After breakfast I went looking for the local rajbaris. There are two, one commonly known as Natore Rajbari, and a second, known as Uttara Gono Bhaban. The latter is said to be one of the official residences of the president of Bangladesh, and not open to the public. While seeking the former I ended up at the latter and discovered that it can now be visited. It would open at 10am (it was 9.30 when I arrived) and the entrance fee was 10 Taka – for Bangladeshis. For foreigners it was 500 Taka, 50 times as much. While that is still not extremely much (though I don’t know what exactly there is to see at that rajbari) I don’t think my income is 50 times that of a middle-class Bangladeshi who can afford coming here for leisure and visit the place. (The 10-fold increase that is customary at other places I find acceptable.) Also, I didn’t feel like idling for half an hour.
Instead I went for the other rajbari, actually 7 big buildings and a number of smaller ones as well as some Hindu temples. The fee there was 5 Taka, even for foreigners. Hm, I found that a bit low. ;)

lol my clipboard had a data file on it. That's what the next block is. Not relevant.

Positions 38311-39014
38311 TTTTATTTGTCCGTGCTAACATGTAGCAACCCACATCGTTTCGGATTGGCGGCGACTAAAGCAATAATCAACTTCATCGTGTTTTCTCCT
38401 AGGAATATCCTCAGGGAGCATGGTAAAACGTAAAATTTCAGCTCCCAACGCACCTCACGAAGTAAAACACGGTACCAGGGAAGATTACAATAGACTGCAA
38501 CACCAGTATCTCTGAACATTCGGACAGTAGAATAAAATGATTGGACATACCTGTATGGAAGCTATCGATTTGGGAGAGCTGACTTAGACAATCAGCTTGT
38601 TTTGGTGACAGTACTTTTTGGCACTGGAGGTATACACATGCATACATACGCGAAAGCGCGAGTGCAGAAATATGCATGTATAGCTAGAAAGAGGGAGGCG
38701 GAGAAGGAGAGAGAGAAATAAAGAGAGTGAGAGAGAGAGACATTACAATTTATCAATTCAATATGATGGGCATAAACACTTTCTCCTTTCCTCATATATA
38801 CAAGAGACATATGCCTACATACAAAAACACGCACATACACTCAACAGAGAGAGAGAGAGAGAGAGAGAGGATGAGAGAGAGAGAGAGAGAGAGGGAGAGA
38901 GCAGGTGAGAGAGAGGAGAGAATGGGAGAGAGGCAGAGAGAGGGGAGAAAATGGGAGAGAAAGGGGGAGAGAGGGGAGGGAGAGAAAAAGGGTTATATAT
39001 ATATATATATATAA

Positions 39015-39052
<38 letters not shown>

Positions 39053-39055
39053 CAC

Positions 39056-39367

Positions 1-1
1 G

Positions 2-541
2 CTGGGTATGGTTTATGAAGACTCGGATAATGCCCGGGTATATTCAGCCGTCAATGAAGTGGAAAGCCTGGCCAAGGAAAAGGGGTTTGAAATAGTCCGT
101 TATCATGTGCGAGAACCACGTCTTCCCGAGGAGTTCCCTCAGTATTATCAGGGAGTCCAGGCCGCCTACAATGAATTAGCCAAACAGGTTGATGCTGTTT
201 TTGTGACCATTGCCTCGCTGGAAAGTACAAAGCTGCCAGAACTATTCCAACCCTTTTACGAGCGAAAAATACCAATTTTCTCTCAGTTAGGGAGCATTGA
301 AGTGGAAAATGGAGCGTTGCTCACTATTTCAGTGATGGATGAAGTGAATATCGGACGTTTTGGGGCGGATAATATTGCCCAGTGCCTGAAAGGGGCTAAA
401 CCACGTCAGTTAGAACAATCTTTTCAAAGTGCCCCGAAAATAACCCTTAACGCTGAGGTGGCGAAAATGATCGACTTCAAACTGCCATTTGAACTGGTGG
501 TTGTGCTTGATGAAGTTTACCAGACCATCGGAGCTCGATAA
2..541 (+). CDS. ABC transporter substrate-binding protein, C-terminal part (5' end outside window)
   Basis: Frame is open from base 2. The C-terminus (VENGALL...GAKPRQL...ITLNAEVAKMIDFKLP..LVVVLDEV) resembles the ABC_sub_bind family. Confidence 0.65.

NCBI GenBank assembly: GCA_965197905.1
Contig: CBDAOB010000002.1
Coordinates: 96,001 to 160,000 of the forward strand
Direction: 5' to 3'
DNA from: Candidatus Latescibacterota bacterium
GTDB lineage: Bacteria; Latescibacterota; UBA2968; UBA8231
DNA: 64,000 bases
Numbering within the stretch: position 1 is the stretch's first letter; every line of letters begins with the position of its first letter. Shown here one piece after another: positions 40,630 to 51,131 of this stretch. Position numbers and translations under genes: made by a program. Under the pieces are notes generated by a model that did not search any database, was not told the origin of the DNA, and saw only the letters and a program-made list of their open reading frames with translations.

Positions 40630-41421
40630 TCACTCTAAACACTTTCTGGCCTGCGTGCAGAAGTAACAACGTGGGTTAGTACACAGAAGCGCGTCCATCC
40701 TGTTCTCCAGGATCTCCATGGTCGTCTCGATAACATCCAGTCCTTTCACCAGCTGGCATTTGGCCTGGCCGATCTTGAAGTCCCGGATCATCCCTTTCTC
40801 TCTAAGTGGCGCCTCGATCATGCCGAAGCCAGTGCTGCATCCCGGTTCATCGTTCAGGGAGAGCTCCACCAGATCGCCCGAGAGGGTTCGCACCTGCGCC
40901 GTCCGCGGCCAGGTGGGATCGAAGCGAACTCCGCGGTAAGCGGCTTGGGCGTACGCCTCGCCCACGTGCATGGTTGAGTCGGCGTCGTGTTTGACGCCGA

I was looking at the first temple when I was approached by two groups of kids, boys and girls, respectively. They handed me a flower and everyone shook my hand and shouted “Happy Valentine’s Day!”
It’s Friday, Muslim holiday, and the place was being prepared for some kind of Valentine’s Day celebrations. People were brought in by the bus full. I didn’t have five minutes for myself before I was stopped again and again for a chat or a photo. I looked around for a bit and left. It was charming but a bit too much.
On the direct highway, Bogra is just 75km from Natore, in a northeastish direction. I wanted to avoid that and cycled north, parallel to the railway. Sometimes I took shortcuts through rice fields, and for a while I cycled on the railway dam right next to the rail track on a singe-file path. It was amazing.
Near the town of Naogaon I turned east. It was quite late in the day already, so I hopped on a bus to Bogra that just happened to wait for passengers at the side of the road to cover the last 30 or so kilometers before sunset. I sat on the roof of the bus with my bike.
At dinner, I experienced my first ever earth quake.